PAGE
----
The Romance of Lust

From Wikipedia, the free encyclopedia
Jump to navigation Jump to search

The Romance of Lust, or Early Experiences is a Victorian erotic novel written anonymously in four volumes during the years 1873–1876 and published by William Lazenby. Henry Spencer Ashbee discusses this novel in one of his bibliographies of erotic literature. In addition the compilers of British Museum General Catalogue of Printed Books list this book.


The novel is told in first person, and the protagonist of the novel is Charlie Roberts. Charlie possesses a large penis, much virility, and a seemingly insatiable sexual appetite. The novel begins with "There were three of us—Mary, Eliza, and myself." Charlie describes his sexual initiation as an adolescent—as he is "approaching fifteen". He catalogs his sexual experiences including incest with his sisters Eliza and Mary, sex with his governesses, and his later sexual exploits with various male and female friends, and acquaintances. Besides incest, the book deals with a variety of sexual activities, including orgies, masturbation, lesbianism, flagellation,[1][2] fellatio, cunnilingus, gay sex, anal sex, and double penetration. Taboo subjects such as homosexuality, incest,[3] and pedophilia are common themes in the novel.


Questions of authorship exist for this novel, and there are two likely candidates, William Simpson Potter, and Edward Sellon. Sellon is the author of other erotic novels and a book on snake worship, whereas Potter wrote and had privately printed two books of letters on the Prince of Wales' visit to India in 1875–1876. From examining the text in Letters from India during H. R. H. the Prince of Wales visit in 1875–6, from William S. Potter to his sister, one could make a stronger case for Potter, as there are similarities in writing style between the book of letters and The Romance of Lust. Ashbee asserts that Potter acted as editor to contributions by a number of aficionados.

Scholarly study[edit]

Scholarship on this novel is limited, although it is mentioned in passing in a number of historical works on the literature of the Victorian era. Steven Marcus discusses The Romance of Lust in some detail in his book The Other Victorians: a Study of Sexuality and Pornography in Mid-Nineteenth-Century England (1966), as does John Alfred Atkins in his historical survey, Sex in Literature (1970-1982).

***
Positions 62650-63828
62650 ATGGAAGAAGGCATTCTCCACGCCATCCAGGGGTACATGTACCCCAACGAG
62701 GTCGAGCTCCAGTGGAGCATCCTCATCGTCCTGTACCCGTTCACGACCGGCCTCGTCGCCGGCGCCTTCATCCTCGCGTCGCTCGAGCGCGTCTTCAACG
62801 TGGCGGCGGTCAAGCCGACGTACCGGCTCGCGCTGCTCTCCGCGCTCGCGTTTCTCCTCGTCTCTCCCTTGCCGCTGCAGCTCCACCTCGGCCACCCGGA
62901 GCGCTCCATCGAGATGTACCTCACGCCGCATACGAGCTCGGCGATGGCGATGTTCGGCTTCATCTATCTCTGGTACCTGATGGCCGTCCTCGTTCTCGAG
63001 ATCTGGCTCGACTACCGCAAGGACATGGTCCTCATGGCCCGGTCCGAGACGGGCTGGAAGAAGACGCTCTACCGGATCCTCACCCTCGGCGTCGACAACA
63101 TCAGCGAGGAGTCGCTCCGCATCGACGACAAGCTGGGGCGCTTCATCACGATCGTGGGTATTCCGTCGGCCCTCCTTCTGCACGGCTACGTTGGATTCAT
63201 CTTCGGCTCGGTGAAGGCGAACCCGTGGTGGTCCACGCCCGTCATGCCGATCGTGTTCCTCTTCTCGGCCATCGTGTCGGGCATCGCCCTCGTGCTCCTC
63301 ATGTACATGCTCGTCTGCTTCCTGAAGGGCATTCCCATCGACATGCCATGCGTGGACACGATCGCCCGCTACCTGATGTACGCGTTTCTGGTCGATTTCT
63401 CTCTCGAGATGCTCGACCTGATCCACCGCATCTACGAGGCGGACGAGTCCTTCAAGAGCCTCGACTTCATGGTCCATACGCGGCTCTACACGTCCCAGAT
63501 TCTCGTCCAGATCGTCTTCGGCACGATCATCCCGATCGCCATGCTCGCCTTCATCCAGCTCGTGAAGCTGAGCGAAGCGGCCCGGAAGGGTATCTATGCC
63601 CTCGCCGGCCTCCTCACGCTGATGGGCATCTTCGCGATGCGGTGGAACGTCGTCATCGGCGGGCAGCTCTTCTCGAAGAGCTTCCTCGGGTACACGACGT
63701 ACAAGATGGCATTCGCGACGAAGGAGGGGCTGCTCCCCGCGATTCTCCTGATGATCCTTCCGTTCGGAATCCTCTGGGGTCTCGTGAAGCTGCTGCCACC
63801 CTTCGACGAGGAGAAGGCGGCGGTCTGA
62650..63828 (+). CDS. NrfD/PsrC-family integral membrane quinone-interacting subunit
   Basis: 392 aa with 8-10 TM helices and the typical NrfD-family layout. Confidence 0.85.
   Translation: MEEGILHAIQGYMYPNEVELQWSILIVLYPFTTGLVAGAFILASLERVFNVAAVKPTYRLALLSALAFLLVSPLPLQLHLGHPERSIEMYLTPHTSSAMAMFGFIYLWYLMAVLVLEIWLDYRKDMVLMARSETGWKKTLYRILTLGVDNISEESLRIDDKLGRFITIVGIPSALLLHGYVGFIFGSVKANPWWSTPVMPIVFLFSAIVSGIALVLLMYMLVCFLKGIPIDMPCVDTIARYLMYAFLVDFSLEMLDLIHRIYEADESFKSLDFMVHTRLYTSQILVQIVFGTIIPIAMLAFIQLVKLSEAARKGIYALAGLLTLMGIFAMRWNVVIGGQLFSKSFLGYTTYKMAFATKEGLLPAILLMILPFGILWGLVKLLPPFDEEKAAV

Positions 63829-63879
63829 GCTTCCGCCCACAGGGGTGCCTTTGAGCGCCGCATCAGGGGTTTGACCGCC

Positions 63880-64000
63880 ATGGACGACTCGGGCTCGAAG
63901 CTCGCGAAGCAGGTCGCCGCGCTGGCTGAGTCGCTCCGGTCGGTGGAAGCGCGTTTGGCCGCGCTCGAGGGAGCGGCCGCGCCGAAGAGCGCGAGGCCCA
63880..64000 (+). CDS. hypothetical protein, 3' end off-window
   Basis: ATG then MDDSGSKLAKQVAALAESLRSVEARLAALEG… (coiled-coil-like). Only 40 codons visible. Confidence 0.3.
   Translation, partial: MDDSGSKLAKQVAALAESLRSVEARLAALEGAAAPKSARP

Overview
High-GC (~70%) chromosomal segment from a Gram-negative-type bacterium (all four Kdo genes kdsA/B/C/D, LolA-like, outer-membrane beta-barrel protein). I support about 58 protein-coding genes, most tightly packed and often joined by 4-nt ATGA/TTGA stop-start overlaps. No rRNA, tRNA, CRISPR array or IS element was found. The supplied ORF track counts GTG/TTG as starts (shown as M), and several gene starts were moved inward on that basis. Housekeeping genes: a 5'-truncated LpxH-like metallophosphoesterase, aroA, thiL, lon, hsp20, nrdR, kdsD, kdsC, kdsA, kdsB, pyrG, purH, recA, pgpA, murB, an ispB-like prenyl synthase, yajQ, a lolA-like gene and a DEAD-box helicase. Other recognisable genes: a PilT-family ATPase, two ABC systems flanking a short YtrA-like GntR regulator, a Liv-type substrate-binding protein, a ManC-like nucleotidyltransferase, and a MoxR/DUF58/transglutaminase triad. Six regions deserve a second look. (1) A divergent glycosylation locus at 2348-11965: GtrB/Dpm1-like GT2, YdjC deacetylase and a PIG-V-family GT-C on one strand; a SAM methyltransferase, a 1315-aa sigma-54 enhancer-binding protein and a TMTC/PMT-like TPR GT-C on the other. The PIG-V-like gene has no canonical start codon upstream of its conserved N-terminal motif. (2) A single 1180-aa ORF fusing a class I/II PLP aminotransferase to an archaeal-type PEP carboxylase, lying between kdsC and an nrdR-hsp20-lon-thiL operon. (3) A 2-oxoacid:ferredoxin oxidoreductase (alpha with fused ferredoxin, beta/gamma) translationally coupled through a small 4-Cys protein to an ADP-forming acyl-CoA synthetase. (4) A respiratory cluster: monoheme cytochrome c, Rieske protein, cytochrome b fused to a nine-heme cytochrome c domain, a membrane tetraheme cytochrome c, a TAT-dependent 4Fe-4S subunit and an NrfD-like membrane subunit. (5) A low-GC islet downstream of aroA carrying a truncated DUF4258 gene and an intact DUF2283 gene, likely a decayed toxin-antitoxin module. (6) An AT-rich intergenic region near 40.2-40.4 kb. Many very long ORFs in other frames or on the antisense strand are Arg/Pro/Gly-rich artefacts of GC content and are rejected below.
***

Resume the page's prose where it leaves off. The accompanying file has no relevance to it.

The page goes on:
Marcus' study is psychological in nature, relies much on the work of Sigmund Freud, and he invents a word to describe the sexual activities in this novel, "pornotopia", which he describes as being like a place where "all men ... are always and infinitely potent; all women fecundate with lust and flow inexhaustibly with sap or juice or both. Everyone is always ready for everything" (p. 276). Given the libidos of the characters, the comment is apt. Because of the often unrealistic description of sexual activities and positions in The Romance of Lust, Marcus uses the word vector to describe the mechanical sex acts. He also speaks of emotional deprivation in conjunction with the work, because the characters do not interact with one another as real, thinking, and feeling persons would do.

Publication history[edit]

The first uncensored modern edition of this work was published in 1968 by Grove Press. Since then it has been republished by a number of publishers in the United States and the United Kingdom.

Works that make substantial comment on or criticism of the novel[edit]

  • Henry Spencer Ashbee (as Pisanus Fraxi), "Catena librorum tacendorum", 1885
  • Atkins, John Alfred. Sex in Literature. London: Calder & Boyars, (1970–1982)
  • Marcus, Steven. The Other Victorians: A Study of Sexuality and Pornography in Mid-Nineteenth-Century England. New York: Basic Books, (1966)
  • Lisa Z. Sigel, "International exposure: perspectives on modern European pornography, 1800-2000", Rutgers University Press, 2005, ISBN 0-8135-3519-0, pp. 105–116


  1. ^ Lewis, Roy Harley (1981). The book browser's guide to erotica. David & Charles. p. 158. ISBN 0-7153-7949-6.
  2. ^ Anderson, Patricia J. (1995). When passion reigned: sex and the Victorians. BasicBooks. p. 95. ISBN 0-465-08991-7.
  3. ^ Kanner, Barbara (1990). Women in English social history, 1800-1914: a guide to research. 2. Garland. p. 539. ISBN 0-8240-9168-X.